Date of Graduation
Statler College of Engineering and Mineral Resources
Lane Department of Computer Science and Electrical Engineering
Image-based plant species identification in the wild is a difficult problem for several reasons. First, the input data is subject to a very high degree of variability because it is captured under fully unconstrained conditions. The same plant species may look very different in different images, while different species can often appear very similar, challenging even the recognition skills of human experts in the field. The large intra-class and small inter-class image variability makes this a fine-grained visual classification problem. One way to cope with this variability and to reduce image background noise is to predict species based on the plant organs that are visible. In this work, we designed a set of classifiers that predict species conditioned on the plant organs. Due to the lack of a dataset for testing this task, we curated one ourselves with 1000 species and 5 organ types per species, which is based on the data used in the PlantCLEF 2015 challenge. We designed the bank of organ-based plant species classifiers with convolutional neural networks, and we performed a comparative study that shows how different techniques for improving the classifier training affect the accuracy of the identification for each of the organ type.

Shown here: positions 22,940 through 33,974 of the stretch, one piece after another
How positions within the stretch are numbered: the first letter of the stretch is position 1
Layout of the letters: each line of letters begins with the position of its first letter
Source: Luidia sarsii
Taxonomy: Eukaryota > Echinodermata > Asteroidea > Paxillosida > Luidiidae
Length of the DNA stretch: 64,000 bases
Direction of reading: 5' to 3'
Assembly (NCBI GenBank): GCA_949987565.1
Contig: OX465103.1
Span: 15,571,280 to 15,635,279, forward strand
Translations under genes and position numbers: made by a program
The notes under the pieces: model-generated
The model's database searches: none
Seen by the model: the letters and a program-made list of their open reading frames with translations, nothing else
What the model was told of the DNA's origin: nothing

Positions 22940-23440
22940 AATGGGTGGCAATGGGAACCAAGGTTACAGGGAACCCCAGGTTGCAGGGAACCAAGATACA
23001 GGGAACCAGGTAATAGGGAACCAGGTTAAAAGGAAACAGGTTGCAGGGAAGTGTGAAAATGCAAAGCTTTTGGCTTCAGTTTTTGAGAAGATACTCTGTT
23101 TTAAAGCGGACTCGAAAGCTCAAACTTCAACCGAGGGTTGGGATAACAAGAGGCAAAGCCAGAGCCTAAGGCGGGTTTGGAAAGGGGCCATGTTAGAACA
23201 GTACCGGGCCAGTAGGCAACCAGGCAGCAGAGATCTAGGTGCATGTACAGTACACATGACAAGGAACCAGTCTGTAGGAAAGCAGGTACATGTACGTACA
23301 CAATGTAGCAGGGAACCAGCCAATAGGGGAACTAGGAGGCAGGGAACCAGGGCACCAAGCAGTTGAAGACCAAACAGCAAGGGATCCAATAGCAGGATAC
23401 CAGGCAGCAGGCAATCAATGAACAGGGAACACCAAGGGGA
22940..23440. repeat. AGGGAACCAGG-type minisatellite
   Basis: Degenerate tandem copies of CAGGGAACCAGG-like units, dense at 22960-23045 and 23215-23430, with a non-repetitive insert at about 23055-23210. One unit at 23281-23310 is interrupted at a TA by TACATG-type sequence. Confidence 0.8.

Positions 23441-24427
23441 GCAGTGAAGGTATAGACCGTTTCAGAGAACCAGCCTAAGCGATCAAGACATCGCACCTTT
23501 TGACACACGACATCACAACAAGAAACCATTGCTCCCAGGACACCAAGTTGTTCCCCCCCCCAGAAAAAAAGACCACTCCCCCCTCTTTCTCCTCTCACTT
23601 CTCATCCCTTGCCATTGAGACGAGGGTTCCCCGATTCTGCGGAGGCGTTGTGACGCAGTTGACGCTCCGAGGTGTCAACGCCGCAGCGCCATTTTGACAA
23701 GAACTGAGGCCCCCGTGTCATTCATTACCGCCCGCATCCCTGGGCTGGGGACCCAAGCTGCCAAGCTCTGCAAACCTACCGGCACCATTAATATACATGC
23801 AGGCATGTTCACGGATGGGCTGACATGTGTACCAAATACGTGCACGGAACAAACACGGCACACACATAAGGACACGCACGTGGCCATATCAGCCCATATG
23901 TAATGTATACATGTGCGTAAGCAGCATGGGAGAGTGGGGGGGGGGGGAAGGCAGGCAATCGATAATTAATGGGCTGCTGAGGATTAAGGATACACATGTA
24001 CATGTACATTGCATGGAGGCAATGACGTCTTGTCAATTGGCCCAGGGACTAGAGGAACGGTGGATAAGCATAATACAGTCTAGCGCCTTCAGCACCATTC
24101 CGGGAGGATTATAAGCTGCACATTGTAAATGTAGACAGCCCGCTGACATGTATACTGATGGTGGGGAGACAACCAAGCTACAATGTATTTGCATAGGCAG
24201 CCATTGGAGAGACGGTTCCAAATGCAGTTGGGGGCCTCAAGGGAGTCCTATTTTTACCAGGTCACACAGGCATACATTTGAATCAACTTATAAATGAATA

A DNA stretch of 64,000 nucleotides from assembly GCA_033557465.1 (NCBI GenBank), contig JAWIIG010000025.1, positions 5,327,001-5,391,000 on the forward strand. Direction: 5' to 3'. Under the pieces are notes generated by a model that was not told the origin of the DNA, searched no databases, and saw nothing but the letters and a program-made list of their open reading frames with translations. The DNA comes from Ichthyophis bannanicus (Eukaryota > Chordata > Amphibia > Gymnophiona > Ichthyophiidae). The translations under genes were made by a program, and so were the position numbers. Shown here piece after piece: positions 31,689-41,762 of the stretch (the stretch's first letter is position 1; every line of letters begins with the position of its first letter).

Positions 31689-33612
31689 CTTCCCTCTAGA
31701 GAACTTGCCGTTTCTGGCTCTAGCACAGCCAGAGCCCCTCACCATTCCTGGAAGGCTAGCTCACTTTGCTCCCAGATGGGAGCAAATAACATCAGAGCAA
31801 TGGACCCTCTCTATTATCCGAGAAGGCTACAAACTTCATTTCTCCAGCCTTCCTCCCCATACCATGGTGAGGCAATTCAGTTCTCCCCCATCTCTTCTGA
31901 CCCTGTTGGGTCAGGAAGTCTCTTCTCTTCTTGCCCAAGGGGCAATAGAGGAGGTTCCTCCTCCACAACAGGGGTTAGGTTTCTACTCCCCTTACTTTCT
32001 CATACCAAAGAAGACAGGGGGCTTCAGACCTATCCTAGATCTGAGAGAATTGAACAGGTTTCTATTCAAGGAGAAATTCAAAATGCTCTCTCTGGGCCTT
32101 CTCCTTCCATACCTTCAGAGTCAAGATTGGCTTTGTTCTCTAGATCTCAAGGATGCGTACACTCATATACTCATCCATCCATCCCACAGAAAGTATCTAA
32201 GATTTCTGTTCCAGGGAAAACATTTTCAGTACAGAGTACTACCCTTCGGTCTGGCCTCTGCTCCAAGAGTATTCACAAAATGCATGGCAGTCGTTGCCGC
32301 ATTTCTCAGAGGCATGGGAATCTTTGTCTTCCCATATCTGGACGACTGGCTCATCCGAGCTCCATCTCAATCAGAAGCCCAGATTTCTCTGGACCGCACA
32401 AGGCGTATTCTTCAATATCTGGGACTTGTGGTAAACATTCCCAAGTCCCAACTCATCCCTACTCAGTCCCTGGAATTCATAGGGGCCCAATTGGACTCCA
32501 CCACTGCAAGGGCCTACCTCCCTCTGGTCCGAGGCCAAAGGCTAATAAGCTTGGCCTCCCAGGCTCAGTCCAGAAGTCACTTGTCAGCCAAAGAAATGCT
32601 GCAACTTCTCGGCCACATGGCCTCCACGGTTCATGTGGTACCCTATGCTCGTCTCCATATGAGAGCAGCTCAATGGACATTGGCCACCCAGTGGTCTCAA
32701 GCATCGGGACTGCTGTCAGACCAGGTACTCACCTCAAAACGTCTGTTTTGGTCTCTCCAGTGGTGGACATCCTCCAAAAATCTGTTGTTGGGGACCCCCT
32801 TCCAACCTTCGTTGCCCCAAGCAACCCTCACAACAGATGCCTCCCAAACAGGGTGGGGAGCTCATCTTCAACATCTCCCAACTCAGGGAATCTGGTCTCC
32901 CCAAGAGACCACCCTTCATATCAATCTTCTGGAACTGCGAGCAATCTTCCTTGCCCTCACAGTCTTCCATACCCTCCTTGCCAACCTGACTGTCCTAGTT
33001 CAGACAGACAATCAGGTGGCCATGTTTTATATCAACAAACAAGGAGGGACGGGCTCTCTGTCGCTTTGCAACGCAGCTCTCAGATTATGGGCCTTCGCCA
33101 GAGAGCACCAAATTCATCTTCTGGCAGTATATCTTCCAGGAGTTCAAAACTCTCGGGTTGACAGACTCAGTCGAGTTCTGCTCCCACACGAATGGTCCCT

Kovur, Meghana, "Plant Species Identification In The Wild Based On Images Of Organs" (2021). Graduate Theses, Dissertations, and Problem Reports. 8231.